Imatges de pÓgina
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Fresh in my mossy bed, -
The frequent pity of the rock falls here-

A sweet, cold, silent tear.

I've heard, Sometime, a melancholy bird

Warble at my grave head.

Read this small tablet o'er, That holds my epitaph upon its cheek of pearl

Here lies a simple girl,

Who died, Like a pale flower nipt in its sweet spring tide,

Ere it bad bloomed,' No more !

A REGRET FOR CHILDHOOD.

Anon.

It is not that our earlier Heaven

Escapes its April showers;
Or that to Childhood's heart is given
No snake amidst the flowers.

Ah! twined with grief

Each brightest leaf
That's wreathed us by the hours !
Young though we be, the past may sting,

The present feed its sorrow :
But hope shines bright on every thing

That waits us with the morrow.

Like sun-lit glades,

The dimmest shades
Some rosy beam can borrow.

It is not that our later years

Of cares are woven wholly;
But smiles less swiftly chase the tears,
And wounds are healed more slowly;

And memory's vow

To lost ones now
Makes joys too bright, unholy.
And ever fled the Iris bow

That smiled when clouds were o'er us; If storms should burst, uncheered we go, A drearier waste before us

And with the toys

Of childish joys,
We've broke the staff that bore us.

VIOLETS.

Suon. HERE are 'jewels of earth ' from the wild

wooded glade, Oh! who doth not love them, dear gems of the

shade,

They are fair as the pearl, as the amethyst

bright, How rich is their darkness, how pure is their

light! The breeze swept this morn by their shaded

retreat, And loaded his wings with their delicate sweet. He told, as he passed me, with ecstacy swelling, Of the spoil he had found in the violet's dwell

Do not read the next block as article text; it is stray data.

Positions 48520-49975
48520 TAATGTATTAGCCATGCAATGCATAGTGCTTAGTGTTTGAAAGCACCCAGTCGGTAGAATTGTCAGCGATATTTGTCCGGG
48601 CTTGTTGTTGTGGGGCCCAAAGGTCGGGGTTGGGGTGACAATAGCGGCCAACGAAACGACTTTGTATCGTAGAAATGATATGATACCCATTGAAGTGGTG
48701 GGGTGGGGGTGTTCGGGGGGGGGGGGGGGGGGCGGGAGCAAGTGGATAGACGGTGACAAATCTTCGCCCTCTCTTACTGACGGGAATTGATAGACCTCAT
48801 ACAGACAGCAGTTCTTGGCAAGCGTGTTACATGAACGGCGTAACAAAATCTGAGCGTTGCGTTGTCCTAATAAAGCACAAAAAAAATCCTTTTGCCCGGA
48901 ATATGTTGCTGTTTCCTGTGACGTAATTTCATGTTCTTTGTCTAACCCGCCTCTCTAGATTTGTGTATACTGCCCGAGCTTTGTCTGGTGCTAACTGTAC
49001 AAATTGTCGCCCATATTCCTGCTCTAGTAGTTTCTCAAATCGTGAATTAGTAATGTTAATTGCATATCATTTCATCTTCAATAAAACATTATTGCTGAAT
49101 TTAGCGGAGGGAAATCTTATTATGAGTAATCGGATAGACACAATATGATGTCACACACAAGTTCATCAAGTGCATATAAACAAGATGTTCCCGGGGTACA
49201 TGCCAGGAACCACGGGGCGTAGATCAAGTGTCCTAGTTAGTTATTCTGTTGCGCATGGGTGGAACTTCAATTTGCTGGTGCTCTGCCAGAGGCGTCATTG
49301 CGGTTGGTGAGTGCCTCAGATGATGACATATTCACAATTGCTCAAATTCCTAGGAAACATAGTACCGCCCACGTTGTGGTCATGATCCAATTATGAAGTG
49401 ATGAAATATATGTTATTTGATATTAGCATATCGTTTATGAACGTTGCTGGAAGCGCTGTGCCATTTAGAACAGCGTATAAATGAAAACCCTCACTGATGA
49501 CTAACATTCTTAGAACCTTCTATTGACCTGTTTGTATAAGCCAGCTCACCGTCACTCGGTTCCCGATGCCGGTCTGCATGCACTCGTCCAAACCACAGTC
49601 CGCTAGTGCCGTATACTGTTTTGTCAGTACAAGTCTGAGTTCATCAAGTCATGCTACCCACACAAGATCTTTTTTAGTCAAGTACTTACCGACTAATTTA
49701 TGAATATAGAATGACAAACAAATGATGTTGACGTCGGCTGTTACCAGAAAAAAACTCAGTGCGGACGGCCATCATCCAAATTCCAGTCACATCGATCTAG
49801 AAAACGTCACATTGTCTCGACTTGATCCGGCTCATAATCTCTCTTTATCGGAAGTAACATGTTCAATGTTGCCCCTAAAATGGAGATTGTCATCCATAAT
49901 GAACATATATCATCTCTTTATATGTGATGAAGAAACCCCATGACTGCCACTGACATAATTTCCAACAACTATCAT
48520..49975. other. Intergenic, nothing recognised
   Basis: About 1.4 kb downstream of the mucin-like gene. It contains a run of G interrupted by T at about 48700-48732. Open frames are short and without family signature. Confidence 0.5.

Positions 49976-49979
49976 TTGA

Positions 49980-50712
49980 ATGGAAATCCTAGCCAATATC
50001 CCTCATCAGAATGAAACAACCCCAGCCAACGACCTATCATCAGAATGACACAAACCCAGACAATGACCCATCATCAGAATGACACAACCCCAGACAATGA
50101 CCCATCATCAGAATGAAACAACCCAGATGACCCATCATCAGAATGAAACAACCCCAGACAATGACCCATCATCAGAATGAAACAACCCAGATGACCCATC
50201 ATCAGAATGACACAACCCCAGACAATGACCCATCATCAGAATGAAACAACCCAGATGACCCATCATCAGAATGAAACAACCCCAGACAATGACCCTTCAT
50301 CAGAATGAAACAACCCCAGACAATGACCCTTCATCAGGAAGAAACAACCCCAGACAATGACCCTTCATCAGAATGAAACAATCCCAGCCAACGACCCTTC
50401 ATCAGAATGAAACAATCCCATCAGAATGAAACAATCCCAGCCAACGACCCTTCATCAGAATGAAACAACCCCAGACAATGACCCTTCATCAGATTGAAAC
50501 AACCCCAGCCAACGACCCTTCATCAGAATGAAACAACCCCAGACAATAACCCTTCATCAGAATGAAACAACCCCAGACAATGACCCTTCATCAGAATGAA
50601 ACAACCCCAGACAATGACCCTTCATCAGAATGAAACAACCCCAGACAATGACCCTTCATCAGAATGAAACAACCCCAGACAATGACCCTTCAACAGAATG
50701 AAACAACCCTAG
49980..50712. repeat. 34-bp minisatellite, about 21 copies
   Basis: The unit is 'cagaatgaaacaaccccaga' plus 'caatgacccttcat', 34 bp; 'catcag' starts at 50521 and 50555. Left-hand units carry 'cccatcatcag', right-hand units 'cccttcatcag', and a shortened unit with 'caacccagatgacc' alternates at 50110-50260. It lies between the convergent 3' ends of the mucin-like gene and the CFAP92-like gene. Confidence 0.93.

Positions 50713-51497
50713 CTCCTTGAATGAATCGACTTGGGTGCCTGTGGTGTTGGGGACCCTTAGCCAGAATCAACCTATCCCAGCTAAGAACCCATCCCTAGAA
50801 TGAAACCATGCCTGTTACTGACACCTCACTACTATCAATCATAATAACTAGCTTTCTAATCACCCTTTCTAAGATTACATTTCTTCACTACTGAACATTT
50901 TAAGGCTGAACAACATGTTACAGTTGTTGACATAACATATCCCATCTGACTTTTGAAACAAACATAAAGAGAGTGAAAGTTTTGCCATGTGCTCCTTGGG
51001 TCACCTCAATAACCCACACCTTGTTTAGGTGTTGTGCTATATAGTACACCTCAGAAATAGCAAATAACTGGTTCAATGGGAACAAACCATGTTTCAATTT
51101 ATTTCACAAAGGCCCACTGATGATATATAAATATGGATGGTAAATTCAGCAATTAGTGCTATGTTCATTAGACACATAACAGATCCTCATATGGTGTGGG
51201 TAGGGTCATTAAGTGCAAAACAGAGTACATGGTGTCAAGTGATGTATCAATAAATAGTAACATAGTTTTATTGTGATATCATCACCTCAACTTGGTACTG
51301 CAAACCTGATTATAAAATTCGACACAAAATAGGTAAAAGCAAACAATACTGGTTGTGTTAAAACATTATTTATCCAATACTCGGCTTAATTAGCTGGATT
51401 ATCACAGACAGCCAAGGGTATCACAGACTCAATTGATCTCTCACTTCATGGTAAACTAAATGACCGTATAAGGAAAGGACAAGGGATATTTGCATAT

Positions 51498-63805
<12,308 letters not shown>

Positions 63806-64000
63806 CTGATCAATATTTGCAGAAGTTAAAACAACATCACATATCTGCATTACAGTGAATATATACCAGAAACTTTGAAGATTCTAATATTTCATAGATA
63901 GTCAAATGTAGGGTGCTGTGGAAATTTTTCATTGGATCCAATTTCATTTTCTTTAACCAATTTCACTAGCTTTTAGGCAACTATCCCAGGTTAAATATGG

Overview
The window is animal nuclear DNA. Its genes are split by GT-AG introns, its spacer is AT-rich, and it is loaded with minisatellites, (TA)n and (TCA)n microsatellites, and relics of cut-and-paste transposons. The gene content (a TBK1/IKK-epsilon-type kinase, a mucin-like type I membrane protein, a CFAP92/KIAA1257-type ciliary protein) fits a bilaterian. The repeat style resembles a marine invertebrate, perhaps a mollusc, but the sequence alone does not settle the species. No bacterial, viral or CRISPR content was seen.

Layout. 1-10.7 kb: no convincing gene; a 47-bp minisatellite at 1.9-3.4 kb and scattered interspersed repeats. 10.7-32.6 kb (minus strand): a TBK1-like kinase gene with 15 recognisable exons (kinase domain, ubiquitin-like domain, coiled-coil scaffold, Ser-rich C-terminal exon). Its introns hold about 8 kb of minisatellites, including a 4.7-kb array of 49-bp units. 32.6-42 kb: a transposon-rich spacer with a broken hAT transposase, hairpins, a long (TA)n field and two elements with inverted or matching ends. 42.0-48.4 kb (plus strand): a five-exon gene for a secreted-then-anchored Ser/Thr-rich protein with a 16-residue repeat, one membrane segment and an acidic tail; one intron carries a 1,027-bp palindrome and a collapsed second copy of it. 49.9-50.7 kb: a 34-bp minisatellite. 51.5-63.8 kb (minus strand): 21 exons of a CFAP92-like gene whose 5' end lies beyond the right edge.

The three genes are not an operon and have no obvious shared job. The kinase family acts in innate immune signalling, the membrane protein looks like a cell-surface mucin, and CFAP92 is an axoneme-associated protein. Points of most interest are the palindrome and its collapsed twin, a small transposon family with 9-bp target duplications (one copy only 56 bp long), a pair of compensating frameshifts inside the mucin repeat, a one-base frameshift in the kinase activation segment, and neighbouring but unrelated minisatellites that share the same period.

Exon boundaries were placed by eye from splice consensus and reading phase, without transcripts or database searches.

ing.

I sought where the hazel's light banners were

streaming, And the bank of the birch tree with silver was

gleaming; Where the oak his broad branches so widely

was spreading, Whose mazes the dark - colored ivy

threading

was

а

And there, 'neath their shadow, the flowers

were sleeping, On a bank where the green moss was silently

creeping; And I found that the wild bee before me was

come, For beauty and sweets to the violet's home.

FAITH.

R. 3. Andros. A SWALLOW in the spring Came to our granary, and 'neath the eaves Essayed to build her nest, and there did bring

Wet earth, and straw, and leaves.

Day after day she toiled With patient art, but ere her work was crown'd, Some sad mishap the tiny fabric spoil'd,

And dashed it to the ground.

She found the ruin wrought; Yet not cast down, forth from her place she flew, And with her mate fresh earth and grasses brought

And built her nest anew.

But scarcely had she placed The last soft feather on its ample floor, When wicked hands, or chance again laid waste,

And wrought the ruin o'er;

But still her heart she kept, And toil'd again; and last night, hearing calls, I look’d, and lo! three little swallows slept

Within the earth-made walls.

What truth is here, O man ! Hath hope been smitten in its earliest dawn? Have clouds o'ercast thy purpose, trust or plan?

Have faith, and struggle on!

IT IS NOT ALWAYS MAY.

Longfellow.
The sun is bright, the air is clear,

The darting swallows soar and sing,
And from the stately elms I hear

The blue bird prophesying spring. So blue yon winding river flows,

It seems an outlet from the sky, Where waiting till the west wind blows,

The freighted clouds at anchor lie. All things are new-the buds, the leaves,

That gild the elm-trees nodding crest, And even the nest beneath the eaves;

There are no birds in last year's nest. All things rejoice in youth and love,

The fulness of their first delight; And learn from the soft heavens above

The melting tenderness of night. Maiden, that read'st this simple rhyme,

Enjoy thy youth, it will not stay; Enjoy the fragrance of thy prime,

For O! it is not always May. Enjoy the spring of love and youth,

To some good angel leave the rest, For time will teach thee soon the truth, There are no birds in last year's nest.

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